Posted on September 16, 2014 by Basement
It’s an interesting thing, being in another country while they are holding elections. For the first time in my life I have no actual concept of what one party represents compared to the other, and while I could do a little research and ask a few questions, I have the guilt free pleasure of not having any choice other than to sit this one out. However, my inability to vote doesn’t mean hat I want to avoid politics entirely, and so I was intrigued to speak with Stuart Devenie about directing Philip Ormsby’s play “Wild bees” which “contains bad language and dirty politics” and how it came together at a conference table in The Basement.
Dawn Glover: It would seem that this play opening now is well placed in the context of elections.
Stuart Devenie: I know. People have said “is it specifically related to the elections?” But it’s just extraordinary timing really. The issues raised are very contemporary. The play is set in 1991. It’s been great because Phil, and I have a very similar sense of humor, so we’ve connected through the script very well.
DG: What is your general approach as a director? What is your process?
SD: I think you find the process with each script. There’s a phrase in Zen called “the beginners mind,” and that’s the state I think that you need to be in when you go on the stage as an actor, so that everything is new and discovered. I suppose my process is to try and create a discovery as we go along so that the audience becomes another traveler in the journey. That is why every night the performance is a bit different, because the audience is different.
DG: Was there a moment in this process that really stands out to you?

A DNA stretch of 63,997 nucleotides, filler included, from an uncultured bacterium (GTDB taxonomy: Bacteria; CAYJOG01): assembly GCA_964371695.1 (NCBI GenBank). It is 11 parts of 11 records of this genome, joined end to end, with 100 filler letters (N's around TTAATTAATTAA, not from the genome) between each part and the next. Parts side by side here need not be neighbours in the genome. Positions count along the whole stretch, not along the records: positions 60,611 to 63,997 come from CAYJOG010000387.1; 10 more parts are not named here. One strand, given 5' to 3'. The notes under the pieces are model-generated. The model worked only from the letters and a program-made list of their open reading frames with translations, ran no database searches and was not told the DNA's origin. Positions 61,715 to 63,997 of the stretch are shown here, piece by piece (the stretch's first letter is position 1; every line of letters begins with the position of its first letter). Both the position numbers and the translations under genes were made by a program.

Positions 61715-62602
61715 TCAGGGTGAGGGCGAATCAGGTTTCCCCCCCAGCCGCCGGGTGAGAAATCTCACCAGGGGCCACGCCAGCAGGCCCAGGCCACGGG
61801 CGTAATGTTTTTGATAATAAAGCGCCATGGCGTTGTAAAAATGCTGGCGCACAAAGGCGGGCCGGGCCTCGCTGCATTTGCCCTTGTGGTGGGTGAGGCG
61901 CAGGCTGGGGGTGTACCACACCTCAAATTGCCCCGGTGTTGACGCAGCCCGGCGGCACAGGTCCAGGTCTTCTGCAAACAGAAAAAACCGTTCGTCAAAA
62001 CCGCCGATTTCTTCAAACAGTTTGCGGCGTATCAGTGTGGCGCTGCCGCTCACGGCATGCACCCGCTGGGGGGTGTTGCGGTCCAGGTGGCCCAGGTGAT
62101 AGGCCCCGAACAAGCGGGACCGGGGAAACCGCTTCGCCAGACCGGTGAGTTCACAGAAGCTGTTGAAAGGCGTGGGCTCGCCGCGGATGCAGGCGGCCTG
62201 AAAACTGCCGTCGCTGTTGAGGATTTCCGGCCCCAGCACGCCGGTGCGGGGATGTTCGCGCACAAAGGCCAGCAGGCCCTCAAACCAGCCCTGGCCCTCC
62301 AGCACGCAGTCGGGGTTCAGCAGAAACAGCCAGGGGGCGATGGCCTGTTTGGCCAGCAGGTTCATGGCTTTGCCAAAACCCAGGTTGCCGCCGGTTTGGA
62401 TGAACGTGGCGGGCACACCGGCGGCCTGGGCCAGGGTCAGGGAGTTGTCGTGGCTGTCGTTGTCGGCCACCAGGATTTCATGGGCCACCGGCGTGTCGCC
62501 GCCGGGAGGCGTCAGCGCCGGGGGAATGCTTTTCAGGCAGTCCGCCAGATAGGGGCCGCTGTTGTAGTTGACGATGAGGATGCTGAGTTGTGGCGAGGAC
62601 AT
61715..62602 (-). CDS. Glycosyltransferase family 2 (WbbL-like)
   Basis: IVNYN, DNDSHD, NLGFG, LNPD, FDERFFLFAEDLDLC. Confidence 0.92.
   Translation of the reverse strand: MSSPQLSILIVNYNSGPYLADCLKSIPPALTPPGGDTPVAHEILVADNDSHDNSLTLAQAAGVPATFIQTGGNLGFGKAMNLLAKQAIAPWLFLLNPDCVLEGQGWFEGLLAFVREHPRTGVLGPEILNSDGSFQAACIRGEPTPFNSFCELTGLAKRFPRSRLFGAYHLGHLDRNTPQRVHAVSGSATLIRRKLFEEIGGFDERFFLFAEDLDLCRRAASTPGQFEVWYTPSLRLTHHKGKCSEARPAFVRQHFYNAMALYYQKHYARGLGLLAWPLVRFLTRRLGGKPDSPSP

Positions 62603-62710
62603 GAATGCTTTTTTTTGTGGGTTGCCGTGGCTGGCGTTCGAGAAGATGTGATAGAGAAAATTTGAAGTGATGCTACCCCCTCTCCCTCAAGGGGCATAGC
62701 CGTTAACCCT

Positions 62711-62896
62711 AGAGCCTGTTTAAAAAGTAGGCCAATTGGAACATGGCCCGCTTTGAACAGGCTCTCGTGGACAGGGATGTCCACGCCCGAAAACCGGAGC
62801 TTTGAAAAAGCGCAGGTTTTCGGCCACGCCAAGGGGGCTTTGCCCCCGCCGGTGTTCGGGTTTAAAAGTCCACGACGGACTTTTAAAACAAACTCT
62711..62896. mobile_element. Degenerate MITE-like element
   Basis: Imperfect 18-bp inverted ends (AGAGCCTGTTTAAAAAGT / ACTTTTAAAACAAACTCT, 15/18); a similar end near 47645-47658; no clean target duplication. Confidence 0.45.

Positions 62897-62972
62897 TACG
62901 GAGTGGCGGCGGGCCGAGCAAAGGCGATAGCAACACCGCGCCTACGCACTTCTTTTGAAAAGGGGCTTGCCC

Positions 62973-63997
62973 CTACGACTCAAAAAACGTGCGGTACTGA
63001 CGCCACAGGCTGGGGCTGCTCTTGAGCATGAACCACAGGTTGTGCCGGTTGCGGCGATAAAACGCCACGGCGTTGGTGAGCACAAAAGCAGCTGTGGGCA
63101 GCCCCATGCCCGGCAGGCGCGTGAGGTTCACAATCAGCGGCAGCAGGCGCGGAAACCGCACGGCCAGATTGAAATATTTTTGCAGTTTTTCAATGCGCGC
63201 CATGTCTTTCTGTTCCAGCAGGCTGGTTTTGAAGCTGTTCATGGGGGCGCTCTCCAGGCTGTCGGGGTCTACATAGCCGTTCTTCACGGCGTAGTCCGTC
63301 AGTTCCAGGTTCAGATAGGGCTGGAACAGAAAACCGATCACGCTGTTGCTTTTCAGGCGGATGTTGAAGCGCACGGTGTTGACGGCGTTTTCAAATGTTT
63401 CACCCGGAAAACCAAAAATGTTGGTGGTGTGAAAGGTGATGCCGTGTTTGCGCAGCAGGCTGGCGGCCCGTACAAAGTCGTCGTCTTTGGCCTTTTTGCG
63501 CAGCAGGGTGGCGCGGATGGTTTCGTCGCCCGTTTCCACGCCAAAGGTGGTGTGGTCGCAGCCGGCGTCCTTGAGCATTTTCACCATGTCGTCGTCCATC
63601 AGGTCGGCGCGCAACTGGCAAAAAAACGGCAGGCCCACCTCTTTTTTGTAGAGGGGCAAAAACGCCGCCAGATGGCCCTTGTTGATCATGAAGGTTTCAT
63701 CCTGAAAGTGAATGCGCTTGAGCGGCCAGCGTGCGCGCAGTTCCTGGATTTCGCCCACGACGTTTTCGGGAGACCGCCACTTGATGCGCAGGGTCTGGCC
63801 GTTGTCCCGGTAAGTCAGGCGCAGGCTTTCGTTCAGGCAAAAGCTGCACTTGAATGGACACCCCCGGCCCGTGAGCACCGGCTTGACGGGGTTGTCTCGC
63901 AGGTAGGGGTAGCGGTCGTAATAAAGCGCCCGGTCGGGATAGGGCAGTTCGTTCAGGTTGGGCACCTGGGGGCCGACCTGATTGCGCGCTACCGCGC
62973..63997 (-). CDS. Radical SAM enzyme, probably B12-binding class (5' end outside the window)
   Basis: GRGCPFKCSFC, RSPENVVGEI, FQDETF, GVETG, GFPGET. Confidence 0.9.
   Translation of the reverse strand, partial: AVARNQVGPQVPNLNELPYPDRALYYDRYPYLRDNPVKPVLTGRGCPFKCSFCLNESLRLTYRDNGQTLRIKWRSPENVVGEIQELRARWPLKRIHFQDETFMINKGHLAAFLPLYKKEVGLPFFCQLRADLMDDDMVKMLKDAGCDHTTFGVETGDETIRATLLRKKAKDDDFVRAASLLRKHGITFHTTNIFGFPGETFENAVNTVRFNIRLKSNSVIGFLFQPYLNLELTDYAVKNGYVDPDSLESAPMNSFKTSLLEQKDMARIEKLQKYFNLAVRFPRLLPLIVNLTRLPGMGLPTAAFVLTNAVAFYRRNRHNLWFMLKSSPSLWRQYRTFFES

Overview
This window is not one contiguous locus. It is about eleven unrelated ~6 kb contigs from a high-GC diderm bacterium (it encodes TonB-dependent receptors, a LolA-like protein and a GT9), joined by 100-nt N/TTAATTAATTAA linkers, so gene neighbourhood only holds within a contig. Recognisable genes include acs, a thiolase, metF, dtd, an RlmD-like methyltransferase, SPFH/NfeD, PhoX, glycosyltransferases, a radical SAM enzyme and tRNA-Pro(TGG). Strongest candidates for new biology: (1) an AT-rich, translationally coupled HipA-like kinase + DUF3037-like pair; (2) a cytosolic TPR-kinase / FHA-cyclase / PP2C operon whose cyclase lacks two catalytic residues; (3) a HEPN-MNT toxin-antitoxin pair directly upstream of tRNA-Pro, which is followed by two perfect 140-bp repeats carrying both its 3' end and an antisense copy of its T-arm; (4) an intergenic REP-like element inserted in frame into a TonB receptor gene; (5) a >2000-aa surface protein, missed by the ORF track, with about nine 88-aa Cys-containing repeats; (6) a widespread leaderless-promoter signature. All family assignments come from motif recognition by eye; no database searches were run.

SD: I think because this play has a lot of conversations that overlap, once we all made the discovery of “the trigger word” rather than the cue it made the acting flow.
I don’t know if you know Stephen Sondheim….the thing is that with Sondheim it sounds so complex but if you stay on your own line in the music then it is actually quite simple. The complexity (in the music) comes from all these simple lines coming together in an orchestrated way. That is exactly the process that we have gone through with Wild Bees. The line of the individual characters is quite simple, but once you thread them together in the particular style that we are using it becomes like an orchestral piece.
DG: As a director how do you handle opening night?
SD: I believe that what the director has to have in their mind from the moment that they start rehearsal is to become redundant as quickly as possible. When the actors start to take the process over and own it then you know that you have done your job. That is why I can’t stand first nights as a director, because there is nothing to do.
Having had the pleasure of seeing, Wild Bees, on opening night, I have to say that Stuart certainly directed himself into redundancy, and I for once was quite pleased to be caught up in “A Moment of Politics.”
Row D Seat 7 is a blog written by Dawn Glover. Dawn studied acting at Purdue University (USA) earning her Masters of Fine Arts in Performance. She has worked professionally as an actor and singer throughout The States and made Auckland her new home almost two years ago. She is one of the founders of Navi Collaborative and is actively interested in theatre for social change, experimental works, and performance art.